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Kevin Smith

Not Dead Yet - ND Legislator Holds out Hope for Defeated Poker Bil

22 March 2005

Despite an overwhelming defeat in the Senate, the main sponsor of a House bill to regulate and license online poker rooms in North Dakota is hopeful his measure can still become law.

The full Senate vote was expected to come later in the week, but the bill was brought before the full Senate on Monday and was roundly defeated 44-3. Its main sponsor, Rep. Jim Kasper, R-Fargo, is still optimistic that the legislature can push through his companion House bill, which would send the issue to the voters as a proposed amendment to the state's constitution. That bill passed in the House in February by a 49-43 vote.

"It isn't dead yet," Kasper said. "There is a lot of support for the idea of putting the issue to a vote of the people."

Even if that happens, the legislature would have to additionally pass a bill outlining regulations for the industry before betting Internet poker operations could be allowed. And if such an enabling bill isn't in place by the end of the legislature's current session (which could come as early as April or as late as June), the measure would have to wait until at least January 2007, when the legislature reconvenes. State constitutional amendments will go before voters in the June 2006 general election.

Kasper was hoping to lobby senators for support in anticipation of a vote on Wednesday or Thursday, but the strategy was squelched by the earlier-than-expected full Senate vote.

Sen. Jack Traynor, R-Devils Lake, one of three senators to back the bill, was disappointed that the Senate as a whole wouldn't want to leave the decision in the hands of the people.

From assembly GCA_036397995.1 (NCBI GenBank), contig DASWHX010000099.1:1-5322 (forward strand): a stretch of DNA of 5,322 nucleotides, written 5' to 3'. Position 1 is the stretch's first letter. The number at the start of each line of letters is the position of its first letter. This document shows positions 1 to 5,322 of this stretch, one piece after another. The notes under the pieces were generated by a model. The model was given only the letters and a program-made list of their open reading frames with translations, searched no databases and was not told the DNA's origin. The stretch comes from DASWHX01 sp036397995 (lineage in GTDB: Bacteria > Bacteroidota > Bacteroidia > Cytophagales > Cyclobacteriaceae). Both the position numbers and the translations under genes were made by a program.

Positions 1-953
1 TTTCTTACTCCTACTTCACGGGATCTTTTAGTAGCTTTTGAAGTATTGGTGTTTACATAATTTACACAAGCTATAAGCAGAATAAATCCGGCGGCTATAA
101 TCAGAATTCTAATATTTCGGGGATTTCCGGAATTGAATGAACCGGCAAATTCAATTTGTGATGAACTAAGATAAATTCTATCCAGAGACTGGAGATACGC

"It strikes me that we should let the people of the state decide if they want this," Traynor said. "The promoters have told us it could amount . . . to some significant economic activity in our communities."

Adding to Kasper's surprise was that amendments (one allowing for a defense fund to finance a potential court battle with the U.S. Department of Justice if they challenged the legality of the bill and another creating an operational fund to help the state offset the initial cost of regulating the industry) were passed in the Senate.

Attorney General Wayne Stenehjem estimated it would cost at least $1 million over two years to regulate the industry, so to keep the bill from having a fiscal note, an amendment was added to have the industry fund those costs.

Ultimately, the bill couldn't overcome the threat of a challenge from the federal Department of Justice and a feeling among senators that regulated Internet gambling would bring more harm than good.

Stenehjem and the state's governor, John Hoeven, declined to publicly endorse the legislation, even after the amendments were added to the bill upon Stenehjem's request.

Also working against the bill was the dark cloud hovering above the state following the recent Racing Services Inc. scandal in which the company's owner was convicted for running an illegal off-track betting service out of Fargo.

"Gambling seems to lead to corruption," Sen. Bill Bowman, R-Bowman, pointed out in reference to the RSI case. "Once you've lost the money that you wagered, if you don't have it to lose, what's the next thing you do? You have to try to get it back some way. A lot of times, it leads to very bad decisions."

Kasper said he and his supporters will continue to lobby in the Senate for a constitutional amendment bill. He said a vote could come as early as this week, but will more than likely come next week.

Not Dead Yet - ND Legislator Holds out Hope for Defeated Poker Bil is republished from
Kevin Smith
Kevin Smith